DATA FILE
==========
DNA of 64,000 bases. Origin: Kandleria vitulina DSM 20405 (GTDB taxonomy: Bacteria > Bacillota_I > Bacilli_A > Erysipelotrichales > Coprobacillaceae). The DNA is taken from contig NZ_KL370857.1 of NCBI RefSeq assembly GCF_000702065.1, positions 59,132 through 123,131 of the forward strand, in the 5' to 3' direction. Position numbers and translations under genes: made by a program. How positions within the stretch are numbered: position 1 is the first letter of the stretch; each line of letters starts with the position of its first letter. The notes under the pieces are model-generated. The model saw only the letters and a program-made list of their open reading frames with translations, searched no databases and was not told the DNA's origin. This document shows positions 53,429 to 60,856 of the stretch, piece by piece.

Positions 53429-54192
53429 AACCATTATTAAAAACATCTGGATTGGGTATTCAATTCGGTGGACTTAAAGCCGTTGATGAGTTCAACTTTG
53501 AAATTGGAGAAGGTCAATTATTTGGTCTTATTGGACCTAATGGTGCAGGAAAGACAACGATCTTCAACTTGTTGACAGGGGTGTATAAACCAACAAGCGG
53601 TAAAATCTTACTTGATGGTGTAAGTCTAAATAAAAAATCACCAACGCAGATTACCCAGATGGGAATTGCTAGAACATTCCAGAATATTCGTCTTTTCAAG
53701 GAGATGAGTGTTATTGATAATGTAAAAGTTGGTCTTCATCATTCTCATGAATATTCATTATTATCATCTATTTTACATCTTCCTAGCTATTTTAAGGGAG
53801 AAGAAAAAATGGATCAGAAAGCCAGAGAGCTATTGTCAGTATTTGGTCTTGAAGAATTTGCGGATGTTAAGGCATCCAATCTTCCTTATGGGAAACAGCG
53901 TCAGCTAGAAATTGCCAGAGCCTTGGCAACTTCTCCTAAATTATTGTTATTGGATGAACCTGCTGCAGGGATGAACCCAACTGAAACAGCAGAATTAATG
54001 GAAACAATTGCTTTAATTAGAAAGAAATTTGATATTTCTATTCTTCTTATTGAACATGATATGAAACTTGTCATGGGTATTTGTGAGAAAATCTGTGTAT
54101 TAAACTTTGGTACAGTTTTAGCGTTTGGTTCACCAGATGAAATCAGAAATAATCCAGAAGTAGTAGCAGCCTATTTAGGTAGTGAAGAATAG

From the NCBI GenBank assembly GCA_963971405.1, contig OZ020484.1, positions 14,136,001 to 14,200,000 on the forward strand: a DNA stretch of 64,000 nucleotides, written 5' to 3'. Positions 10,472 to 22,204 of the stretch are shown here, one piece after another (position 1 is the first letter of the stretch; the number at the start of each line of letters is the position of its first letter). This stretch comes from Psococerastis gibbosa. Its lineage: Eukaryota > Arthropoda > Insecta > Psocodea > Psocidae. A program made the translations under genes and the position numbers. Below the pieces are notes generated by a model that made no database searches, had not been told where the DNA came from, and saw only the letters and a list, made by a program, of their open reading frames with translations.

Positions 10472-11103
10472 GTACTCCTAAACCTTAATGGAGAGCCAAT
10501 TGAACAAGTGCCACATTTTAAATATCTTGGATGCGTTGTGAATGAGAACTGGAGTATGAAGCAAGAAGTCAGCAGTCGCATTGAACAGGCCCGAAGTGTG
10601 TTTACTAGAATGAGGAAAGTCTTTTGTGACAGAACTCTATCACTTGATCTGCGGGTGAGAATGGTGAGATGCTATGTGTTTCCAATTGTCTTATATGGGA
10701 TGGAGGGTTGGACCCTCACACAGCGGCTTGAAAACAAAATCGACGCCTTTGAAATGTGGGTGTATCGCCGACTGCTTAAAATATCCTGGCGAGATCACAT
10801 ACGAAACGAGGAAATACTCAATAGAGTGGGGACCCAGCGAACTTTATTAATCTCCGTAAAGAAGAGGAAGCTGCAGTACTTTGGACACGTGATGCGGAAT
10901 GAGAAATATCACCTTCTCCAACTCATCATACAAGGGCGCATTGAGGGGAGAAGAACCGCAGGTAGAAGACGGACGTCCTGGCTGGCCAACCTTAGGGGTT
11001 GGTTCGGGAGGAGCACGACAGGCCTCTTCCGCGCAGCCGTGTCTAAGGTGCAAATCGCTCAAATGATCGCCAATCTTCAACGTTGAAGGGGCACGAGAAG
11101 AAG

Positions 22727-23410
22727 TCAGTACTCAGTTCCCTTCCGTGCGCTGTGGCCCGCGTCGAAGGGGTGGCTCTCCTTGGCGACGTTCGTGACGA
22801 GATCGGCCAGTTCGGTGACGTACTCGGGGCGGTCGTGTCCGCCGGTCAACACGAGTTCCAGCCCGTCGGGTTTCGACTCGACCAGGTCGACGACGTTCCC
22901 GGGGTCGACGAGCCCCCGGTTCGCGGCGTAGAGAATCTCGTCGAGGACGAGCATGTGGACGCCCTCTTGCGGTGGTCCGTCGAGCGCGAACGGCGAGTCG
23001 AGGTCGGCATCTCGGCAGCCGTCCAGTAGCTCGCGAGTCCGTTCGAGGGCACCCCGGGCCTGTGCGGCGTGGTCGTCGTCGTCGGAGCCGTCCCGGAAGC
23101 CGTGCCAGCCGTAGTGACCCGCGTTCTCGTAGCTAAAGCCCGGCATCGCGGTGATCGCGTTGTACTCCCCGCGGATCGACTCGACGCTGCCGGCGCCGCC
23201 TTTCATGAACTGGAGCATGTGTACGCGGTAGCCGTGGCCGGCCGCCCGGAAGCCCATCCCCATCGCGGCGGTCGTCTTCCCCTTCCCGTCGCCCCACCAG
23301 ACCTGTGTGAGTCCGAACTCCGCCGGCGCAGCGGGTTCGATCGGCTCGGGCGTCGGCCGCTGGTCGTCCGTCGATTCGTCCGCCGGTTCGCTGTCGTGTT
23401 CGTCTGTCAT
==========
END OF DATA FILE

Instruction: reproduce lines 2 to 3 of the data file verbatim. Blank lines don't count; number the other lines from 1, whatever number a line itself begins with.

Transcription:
Positions 53429-54192
53429 AACCATTATTAAAAACATCTGGATTGGGTATTCAATTCGGTGGACTTAAAGCCGTTGATGAGTTCAACTTTG